# Is Wannier 90 computationally expensive to run?

I'm extremely new to the Wannier90 code. I was planning to install it on a workstation I have but I would be using the cores to run calculations using Quantum ESPRESSO.

I have a few quad core i5 PC's. So would installing the wannier90 code on those be a good move? I'm mostly working with primitive unit cells which would have at most 10 atoms.

• The cost should still scale cubically with supercell size, same as the pw.x code on Quantum ESPRESSO. So, if you can perform DFT calculations without much difficulty, wannier90 should be fine as well. Feb 12, 2021 at 0:51
• @Xivi76 Thank you!! So its like a single iteration calculation?
– Atom
Feb 12, 2021 at 7:59
• @Atom You can set the interation number in the wannier90 input file.
– Jack
Feb 15, 2021 at 3:17
• @Xivi76 why don't you turn that into an answer? We could really use some shortening of the unanswered queue which is getting quite big lately. Feb 19, 2021 at 16:37

## 1 Answer

Wannier90 should still scale cubically with size of the supercell, same as pw.x on Quantum ESPRESSO. Regarding the number of iterations needed, it depends on your system. Assuming you are generating MLWFs (Maximally Localized Wannier Functions) first, the number of iterations required to converge depends on the parameters in your system, like K-Points. Look at Table 1 in this document [2] for an idea of the relative time-scales for the wannier procedure for bulk silicon. You control the number of iterations using the num_iter tag. But as you might imagine, you can't set this tag to an arbitrarily low value. The correct method should be to set this to a high enough number so that the amount of spread '$$\Omega$$' in k-space is low. This is indicated by the Im/Re ratio printed in the output.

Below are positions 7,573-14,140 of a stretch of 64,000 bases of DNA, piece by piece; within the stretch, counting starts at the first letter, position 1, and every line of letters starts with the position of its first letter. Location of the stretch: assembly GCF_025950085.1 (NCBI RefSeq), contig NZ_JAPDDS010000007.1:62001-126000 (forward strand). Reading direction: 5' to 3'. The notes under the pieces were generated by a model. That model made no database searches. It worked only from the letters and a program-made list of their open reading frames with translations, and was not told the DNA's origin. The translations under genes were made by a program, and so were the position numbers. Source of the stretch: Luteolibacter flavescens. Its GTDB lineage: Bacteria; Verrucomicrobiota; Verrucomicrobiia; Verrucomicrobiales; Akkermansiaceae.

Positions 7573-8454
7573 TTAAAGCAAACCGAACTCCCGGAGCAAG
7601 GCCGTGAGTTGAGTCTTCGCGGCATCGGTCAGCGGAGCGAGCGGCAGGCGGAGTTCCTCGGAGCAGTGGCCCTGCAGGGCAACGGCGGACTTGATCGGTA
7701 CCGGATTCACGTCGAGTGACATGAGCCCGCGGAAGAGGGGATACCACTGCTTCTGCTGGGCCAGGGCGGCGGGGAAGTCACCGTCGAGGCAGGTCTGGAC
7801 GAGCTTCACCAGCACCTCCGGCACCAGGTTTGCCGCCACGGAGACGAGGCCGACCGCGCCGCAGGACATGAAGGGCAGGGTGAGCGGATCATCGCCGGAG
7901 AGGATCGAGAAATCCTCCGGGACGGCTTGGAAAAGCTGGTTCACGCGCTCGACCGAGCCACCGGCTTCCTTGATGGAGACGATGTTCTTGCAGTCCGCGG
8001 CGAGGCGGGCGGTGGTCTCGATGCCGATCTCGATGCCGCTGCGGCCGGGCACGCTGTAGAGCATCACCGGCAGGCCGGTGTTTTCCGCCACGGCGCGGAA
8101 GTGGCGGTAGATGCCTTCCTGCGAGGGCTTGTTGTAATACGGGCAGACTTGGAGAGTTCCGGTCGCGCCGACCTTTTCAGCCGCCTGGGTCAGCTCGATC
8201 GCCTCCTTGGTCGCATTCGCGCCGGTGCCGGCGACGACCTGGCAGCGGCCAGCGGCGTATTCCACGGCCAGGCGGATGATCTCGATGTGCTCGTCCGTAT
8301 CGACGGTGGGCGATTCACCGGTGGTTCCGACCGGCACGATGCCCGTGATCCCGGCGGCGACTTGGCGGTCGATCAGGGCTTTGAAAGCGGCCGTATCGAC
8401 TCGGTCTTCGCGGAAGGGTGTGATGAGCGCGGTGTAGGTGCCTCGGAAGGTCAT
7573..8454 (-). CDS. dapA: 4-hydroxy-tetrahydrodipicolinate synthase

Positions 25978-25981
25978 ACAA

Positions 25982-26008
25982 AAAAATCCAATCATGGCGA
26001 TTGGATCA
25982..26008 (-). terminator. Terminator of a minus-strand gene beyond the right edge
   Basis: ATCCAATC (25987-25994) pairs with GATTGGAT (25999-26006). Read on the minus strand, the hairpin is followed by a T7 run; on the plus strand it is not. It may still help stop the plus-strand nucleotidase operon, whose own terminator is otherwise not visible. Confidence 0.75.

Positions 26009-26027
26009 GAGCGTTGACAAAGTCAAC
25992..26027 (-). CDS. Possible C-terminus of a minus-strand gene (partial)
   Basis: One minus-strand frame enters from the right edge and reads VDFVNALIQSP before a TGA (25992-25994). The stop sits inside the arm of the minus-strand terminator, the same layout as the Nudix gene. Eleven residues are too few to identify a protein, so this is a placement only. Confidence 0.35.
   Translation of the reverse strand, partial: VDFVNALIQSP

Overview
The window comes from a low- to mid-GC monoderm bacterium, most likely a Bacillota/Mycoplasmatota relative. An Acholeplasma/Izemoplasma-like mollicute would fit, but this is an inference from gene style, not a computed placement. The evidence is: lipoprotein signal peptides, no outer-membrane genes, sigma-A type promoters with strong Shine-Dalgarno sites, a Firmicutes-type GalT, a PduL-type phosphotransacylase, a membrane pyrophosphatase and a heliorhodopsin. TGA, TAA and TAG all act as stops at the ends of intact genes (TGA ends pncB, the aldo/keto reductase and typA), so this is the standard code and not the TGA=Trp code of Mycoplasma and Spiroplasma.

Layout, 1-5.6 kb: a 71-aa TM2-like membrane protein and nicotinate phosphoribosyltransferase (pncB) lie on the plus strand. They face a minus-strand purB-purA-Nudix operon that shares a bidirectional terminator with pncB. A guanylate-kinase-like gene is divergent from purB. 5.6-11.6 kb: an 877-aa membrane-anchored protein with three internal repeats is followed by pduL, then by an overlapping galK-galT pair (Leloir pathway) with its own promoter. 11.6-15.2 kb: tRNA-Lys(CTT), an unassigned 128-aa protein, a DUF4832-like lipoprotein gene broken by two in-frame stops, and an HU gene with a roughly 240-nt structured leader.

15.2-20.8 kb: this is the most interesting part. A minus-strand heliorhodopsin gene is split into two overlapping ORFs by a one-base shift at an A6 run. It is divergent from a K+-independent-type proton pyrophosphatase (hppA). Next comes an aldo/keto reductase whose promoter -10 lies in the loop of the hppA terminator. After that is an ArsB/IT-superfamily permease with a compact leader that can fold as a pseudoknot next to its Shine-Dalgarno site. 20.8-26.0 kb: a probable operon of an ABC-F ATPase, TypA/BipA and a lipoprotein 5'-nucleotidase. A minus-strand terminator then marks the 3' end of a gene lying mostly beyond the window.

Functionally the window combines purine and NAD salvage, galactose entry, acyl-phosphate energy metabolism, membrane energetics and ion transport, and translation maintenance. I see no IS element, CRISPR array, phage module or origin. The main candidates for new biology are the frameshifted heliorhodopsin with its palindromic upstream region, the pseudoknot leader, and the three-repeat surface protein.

References:

1. Mostofi, Arash A., et al. "wannier90: A tool for obtaining maximally-localised Wannier functions." Computer physics communications 178.9 (2008): 685-699.
2. https://arxiv.org/pdf/0708.0650.pdf